Some Chicago residents have reported hearing loud booms outside as the polar vortex sweeps across the city, and CNN reports that the phenomena may be "frost quakes" caused by the extreme weather change. Naturally, many people may be wondering what a frost quake is exactly.
The quakes, also called "cryoseisms," are somewhat rare, according to Live Science. They occur when water saturates the ground, freezes (thereby expanding), and splits the ground with a booming sound. In extreme circumstances, frost quakes are believed to have the power to shake homes. They're nowhere near as dangerous as earthquakes, but they are technically in the same category — it's just that "the driving force is temperature rather than tectonic forces," geologist David Eaton told Radio-Canada in 2014.
WGN-TV reports that many people in Chicago heard booms during the night on Tuesday. "I thought I was crazy! I was up all night because I kept hearing it," one women said on Wednesday, according to the outlet. "I was scared and thought it was the furnace. I kept walking through the house. I had everyone's jackets on the table in case we had to run out of here."
While it hasn't been confirmed that the phenomena in Chicago were frost quakes, it's highly possible that they were. "All of the ingredients were certainly there," as ABC's Melissa Griffin put it on Wednesday.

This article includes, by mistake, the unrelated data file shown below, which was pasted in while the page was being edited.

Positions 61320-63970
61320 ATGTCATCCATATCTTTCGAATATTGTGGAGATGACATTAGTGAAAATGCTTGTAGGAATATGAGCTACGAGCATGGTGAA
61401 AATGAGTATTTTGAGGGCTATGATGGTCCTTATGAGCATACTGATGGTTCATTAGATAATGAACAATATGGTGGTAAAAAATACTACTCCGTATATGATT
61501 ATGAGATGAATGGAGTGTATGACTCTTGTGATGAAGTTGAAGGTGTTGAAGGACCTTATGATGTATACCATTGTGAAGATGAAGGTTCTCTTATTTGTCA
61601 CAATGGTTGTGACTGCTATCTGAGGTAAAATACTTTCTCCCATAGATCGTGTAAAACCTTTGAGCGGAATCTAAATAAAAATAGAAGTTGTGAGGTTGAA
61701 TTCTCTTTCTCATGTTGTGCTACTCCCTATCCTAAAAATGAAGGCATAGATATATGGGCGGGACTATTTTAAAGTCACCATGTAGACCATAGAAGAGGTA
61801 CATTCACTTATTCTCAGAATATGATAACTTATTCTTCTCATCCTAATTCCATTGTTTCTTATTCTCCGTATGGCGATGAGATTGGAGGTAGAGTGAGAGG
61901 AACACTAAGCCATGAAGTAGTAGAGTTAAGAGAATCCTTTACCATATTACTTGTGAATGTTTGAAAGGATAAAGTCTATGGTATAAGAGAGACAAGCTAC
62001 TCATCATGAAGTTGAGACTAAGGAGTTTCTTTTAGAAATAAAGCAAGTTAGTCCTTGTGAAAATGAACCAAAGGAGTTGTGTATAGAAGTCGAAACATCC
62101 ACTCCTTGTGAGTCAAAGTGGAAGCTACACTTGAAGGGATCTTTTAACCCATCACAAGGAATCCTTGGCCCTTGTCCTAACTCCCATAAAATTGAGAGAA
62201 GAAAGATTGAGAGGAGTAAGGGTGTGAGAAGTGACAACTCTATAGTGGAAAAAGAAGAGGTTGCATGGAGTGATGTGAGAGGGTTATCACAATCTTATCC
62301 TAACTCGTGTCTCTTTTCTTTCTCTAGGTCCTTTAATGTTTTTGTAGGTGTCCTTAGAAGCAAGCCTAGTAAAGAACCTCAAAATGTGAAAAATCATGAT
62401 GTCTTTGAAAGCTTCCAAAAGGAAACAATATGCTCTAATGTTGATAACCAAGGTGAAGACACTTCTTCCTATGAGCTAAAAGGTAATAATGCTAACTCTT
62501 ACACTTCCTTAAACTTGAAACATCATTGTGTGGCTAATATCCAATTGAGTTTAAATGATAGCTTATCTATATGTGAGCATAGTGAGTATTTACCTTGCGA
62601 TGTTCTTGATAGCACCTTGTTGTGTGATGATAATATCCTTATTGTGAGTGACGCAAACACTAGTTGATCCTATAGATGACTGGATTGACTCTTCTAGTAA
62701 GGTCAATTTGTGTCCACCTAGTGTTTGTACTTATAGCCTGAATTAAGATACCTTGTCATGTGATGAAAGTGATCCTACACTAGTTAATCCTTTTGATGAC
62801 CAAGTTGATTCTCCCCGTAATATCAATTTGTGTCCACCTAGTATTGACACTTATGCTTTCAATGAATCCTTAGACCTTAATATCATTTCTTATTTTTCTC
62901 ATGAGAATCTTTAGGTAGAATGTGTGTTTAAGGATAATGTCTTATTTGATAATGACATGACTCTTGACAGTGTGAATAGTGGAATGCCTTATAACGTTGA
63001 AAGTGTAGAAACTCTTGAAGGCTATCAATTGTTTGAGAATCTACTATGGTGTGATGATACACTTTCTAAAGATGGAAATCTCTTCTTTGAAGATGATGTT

The temperature in Chicago has dropped to record-breaking levels for these particular days in January, according to CBS. There's even a chance that it could fall to -28 degrees or lower, which would break the city's all-time record for the lowest temperature recorded, per CBS.
But Chicago isn't the only place that seems to be experiencing frost quakes. They've also been reported in Ohio and Pennsylvania, according to the BBC. Dillsburg resident Michelle Tebbetts told WHP-TV on Tuesday that she'd heard a similar booming: "It sounded like a big piece of furniture fell over... and I'm thinking, what did the cats knock over that was that big and that loud?"
Tebbetts reached out to a geologist for answers. "He said he's gotten a bunch of calls from people," she told WHP-TV. "He said, 'You are having a frost quake.'"
"These frost quakes, they sound more like a boom or a bang and then we get a little shake in the house," Steven Tebbetts told the outlet. "Who knew that Dillsburg would be the California of the east?"
Frost quakes have even been known to occur in the South during extremely cold weather. During a record-breaking period of subzero temperatures in Spring Hill, Tennessee in 2015, WKRN reported that some residents called 911 to report booming sounds. "It sounded like an explosion," one caller said. "It moved the floor. They say it sounded like a plane hit the building. But it was three different buildings."
National Weather Service meteorologist Bobby Boyd told ABC at the time that he's never heard of an instance in which a frost quake damaged someone's property. He said he's not sure whether it could ever happen, but that the quakes generally occur in ground that's too shallow. Boyd also stressed that the quakes are normal.
"Any movement in the ground where you have frost and freeze, even without the explosion, can cause cracks in sidewalks or heaving in the soil," he told ABC.